resources to generate the electricity, he said. Lake Village members
attempt to be mindful of their use of energy and to seek alternatives.
Ulrich's house, for example, is heated with
wood and built into an earth berm. Its abundance of windows brings in
natural light. Eighty percent of the food Lake Villagers eat is either
raised or purchased within 100 miles of the farm.
"You try your best to do what you can do
and live a life that you feel will be sustainable."
But Ulrich also sees consumerism and
sustainability in spiritual terms with the Golden Rule ("Do unto others
as you would have them do unto you") as a guide not only in our
relationships with each other but with the Earth.
"It's not so much me as a human being as
it's the Earth that is the nurturer," said Ulrich. "Our life here is
all tied up in the soil, sun, water, air. The way we treat the Earth is
the way we treat each other."
More Americans are now capturing the
essence of taking care of themselves and the Earth such as the Eat Local
Kalamazoo group and the organic food movement, said Ulrich.
"The way plants and animals are treated
affects us. You are part of their life."
Focusing on raising food more cheaply,
efficiently and in greater quantities without considering health issues
for humans or the animals, land, water or air is counterproductive to
good living. Current farming practices put animals in confined animal
feeding operations (CAFO) where they experience stress and pain.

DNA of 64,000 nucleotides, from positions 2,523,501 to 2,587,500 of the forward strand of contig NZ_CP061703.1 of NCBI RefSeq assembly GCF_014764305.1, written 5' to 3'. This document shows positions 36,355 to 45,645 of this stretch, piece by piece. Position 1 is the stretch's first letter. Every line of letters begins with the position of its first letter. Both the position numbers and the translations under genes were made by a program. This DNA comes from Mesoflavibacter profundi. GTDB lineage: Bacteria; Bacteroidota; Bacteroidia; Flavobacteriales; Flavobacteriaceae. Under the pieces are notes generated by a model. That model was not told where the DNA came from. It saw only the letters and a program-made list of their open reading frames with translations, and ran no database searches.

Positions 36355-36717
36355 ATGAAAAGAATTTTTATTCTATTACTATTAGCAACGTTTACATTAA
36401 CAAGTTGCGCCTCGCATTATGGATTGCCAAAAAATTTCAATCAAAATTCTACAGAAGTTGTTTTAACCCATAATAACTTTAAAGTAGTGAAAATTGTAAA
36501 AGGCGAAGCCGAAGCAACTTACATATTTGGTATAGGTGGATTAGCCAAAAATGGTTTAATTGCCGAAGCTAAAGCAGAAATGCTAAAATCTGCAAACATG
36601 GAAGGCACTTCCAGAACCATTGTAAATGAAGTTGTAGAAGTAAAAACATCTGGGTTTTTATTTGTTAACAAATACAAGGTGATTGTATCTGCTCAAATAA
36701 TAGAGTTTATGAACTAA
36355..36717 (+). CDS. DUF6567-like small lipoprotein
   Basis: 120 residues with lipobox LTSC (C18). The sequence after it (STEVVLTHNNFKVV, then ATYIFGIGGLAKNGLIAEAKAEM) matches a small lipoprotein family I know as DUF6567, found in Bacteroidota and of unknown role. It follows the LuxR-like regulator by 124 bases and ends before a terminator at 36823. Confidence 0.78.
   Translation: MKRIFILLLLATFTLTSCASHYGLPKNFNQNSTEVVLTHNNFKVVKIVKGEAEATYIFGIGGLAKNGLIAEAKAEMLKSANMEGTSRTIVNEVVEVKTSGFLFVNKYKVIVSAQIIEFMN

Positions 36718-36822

"This makes the animals mentally ill and
crazy and when we eat them. We take on that craziness," he said.
Actually, scientists are finding
connections between people's food and their susceptibility to medical
problems like asthma, autism and diabetes.
Living close to one's food source is
another angle to his natural spirituality, however, Ulrich realizes that
not everyone needs or wants to live on a farm to be more intimate with
Nature's cycles and processes. They can grow a garden or even raise
chickens--as is now permitted in Kalamazoo and Portage. What's important
is that they connect to Nature for good physical, mental and emotional
"All is sacred," said Ulrich. "We are all
part of the life force."
Ulrich's philosophy of life also stems from
his love of baseball, which inspired him to go to college so he could
keep on playing the game. He subsequently tried out for the Chicago
Cubs. Although he didn't make it, he played ball all his life including
years with the Kalamazoo Warriors senior softball team until he was 76.
Nevertheless, he did find academe
engaging and stimulating enough to continue it through to the Ph.D.
level. He taught in the university where he also served as a professor
and assistant dean of students at Illinois Wesleyan. At Western
Michigan University, where he stayed for 30 years, he was a department
head and a researcher.
Sports taught Ulrich the quality of
teamwork to achieve a goal. He transferred this idea to Lake Village
where everyone, residents, animals, vegetables, trees and all living
things live together.
Ulrich claims he never planned his life but
instead indulged himself in whatever was available to him at the time.
"Have fun. Be joyful. Enjoy the ride," he
said. "If you can make the ride more comfortable, do it."
Perhaps that's the grandest experiment of
them all and Ulrich invites everyone to indulge in it!